Seattle Baroque Orchestra: Night Music
The strings of Seattle Baroque Orchestra will sonically perambulate along the nighttime sidewalks of Madrid, Salzburg, and Vienna with Boccherini’s “Night Music of the Streets of Madrid,” Biber’s “Nightwatchman’s Call” and Mozart’s “Eine Kleine Nachtmusik.” 8 p.m. Saturday, Nov. 7, Town Hall, 1119 Eighth Ave., Seattle; $20-$39 (206-325-7066 or earlymusicguild.org).
Seattle Rock Orchestra: David Bowie, T. Rex, ELO
In 2008, composer and bassist Scott Teske founded the Seattle Rock Orchestra in an attempt to fuse the energy of live rock ‘n’ roll with the nuance and shading of classical music. SRO found its fan base with a 2009 performance of Arcade Fire’s “Funeral” and has been galvanizing both musicians and fans ever since. SRO will play an evening of arrangements based on glam-rock classics: David Bowie’s “Young Americans,” “Get It On (Bang a Gong)” by T. Rex, and many others. 8 p.m. Saturday and 7 p.m. Sunday (Nov. 7-8), the Moore Theatre, 1932 Second Ave, Seattle; $20-$37.50, not including fees (seattlerockorchestra.org).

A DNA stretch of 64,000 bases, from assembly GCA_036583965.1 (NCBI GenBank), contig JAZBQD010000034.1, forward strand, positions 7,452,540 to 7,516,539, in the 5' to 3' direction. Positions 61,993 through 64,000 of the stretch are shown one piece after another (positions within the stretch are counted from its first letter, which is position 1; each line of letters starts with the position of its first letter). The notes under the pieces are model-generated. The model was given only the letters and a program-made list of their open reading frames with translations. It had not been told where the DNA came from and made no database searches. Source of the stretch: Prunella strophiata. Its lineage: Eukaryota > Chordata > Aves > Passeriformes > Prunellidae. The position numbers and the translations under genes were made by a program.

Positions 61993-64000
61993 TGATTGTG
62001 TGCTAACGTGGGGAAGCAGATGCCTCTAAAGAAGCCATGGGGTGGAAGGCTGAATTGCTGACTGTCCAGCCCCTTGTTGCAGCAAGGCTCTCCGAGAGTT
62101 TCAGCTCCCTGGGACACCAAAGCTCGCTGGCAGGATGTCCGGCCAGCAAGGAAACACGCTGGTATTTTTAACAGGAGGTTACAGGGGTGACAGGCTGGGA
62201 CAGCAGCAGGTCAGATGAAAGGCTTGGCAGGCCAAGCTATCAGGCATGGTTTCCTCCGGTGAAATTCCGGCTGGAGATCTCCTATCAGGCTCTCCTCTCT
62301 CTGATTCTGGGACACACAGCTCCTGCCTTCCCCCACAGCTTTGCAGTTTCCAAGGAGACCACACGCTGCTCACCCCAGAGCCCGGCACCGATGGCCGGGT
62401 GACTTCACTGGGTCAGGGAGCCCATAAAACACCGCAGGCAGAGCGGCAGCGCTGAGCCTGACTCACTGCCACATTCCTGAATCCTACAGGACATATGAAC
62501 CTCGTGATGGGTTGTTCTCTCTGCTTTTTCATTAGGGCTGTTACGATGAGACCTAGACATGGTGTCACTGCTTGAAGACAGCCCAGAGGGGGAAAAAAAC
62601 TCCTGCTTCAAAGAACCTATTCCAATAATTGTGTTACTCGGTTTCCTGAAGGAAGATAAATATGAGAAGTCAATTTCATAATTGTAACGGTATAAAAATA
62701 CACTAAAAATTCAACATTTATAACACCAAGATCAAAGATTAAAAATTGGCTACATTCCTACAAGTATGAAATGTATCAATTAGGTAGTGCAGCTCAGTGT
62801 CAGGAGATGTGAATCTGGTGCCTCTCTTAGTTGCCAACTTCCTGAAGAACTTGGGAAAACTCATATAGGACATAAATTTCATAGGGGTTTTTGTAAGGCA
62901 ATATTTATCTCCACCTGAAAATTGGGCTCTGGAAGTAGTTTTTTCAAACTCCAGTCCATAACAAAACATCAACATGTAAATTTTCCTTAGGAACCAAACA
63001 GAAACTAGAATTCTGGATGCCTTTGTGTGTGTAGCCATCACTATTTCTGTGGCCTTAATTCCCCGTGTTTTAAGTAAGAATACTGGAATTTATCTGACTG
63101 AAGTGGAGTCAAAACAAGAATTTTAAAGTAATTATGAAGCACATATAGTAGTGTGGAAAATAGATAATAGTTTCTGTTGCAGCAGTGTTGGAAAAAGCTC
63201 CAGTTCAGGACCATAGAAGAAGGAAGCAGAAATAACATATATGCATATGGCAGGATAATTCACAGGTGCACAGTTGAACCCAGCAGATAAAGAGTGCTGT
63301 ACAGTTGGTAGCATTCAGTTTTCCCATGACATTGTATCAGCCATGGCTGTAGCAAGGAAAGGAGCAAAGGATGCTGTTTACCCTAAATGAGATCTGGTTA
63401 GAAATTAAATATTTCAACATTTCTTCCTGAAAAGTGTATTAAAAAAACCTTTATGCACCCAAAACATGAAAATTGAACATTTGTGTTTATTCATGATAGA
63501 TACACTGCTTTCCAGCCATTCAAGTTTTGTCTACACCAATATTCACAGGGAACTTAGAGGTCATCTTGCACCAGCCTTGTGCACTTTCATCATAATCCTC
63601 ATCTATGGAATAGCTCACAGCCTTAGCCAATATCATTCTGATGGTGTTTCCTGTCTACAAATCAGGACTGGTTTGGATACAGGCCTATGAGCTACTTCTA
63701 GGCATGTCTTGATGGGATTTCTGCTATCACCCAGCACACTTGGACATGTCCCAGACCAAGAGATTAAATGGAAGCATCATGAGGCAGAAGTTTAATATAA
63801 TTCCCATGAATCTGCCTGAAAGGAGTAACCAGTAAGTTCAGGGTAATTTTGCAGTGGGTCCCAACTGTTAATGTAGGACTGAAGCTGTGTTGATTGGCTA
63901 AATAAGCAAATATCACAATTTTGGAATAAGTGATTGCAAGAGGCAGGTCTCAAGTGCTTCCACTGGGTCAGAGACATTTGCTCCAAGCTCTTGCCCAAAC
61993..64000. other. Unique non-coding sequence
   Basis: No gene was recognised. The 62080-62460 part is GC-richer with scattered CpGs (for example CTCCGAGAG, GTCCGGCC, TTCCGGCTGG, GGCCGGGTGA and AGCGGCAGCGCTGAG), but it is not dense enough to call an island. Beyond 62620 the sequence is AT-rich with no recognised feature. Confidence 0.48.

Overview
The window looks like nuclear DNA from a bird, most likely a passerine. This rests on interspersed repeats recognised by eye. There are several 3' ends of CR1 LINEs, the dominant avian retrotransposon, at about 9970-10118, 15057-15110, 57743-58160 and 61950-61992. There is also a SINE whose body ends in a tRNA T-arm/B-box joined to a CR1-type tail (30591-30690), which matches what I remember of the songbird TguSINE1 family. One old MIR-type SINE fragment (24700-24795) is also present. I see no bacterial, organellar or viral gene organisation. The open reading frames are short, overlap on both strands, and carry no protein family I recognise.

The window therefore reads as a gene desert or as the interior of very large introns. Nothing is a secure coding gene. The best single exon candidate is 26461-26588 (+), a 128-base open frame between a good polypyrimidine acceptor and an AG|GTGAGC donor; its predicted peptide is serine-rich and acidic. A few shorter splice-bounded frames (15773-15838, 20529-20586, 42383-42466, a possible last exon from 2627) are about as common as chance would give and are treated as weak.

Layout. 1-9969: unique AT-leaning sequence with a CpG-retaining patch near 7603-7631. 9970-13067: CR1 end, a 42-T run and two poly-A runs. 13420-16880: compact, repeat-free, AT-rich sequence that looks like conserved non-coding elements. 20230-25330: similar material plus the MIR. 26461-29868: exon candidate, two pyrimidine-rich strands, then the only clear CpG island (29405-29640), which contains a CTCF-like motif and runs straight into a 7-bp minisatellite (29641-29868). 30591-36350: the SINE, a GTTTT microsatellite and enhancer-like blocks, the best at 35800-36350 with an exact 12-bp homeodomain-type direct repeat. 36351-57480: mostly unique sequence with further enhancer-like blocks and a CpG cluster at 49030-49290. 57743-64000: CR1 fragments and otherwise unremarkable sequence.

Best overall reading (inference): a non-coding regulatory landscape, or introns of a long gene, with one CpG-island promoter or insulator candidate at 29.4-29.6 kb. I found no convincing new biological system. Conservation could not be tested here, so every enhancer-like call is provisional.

Mary Iverson: ‘You and Me in the Aftermath’
The landscape paintings of Mary Iverson — which she overlays with shipwrecks, cargo containers, and sometimes cuts up with knives — create a paradoxical atmosphere of both glee and doom. The tiny humans in her work are dwarfed by their environment and seem oblivious to the fact that there’s something deeply wrong with it. At her artist’s talk at G. Gibson Gallery a few weeks ago, she amiably noted that after the environmental cataclysm she thinks is on its way, “We’re going to walk through the rubble together.” 11 a.m.-5 p.m. Wednesdays-Saturdays through Nov. 28, G. Gibson Gallery, 300 S. Washington St., Seattle (206-587-4033 or ggibsongallery.com)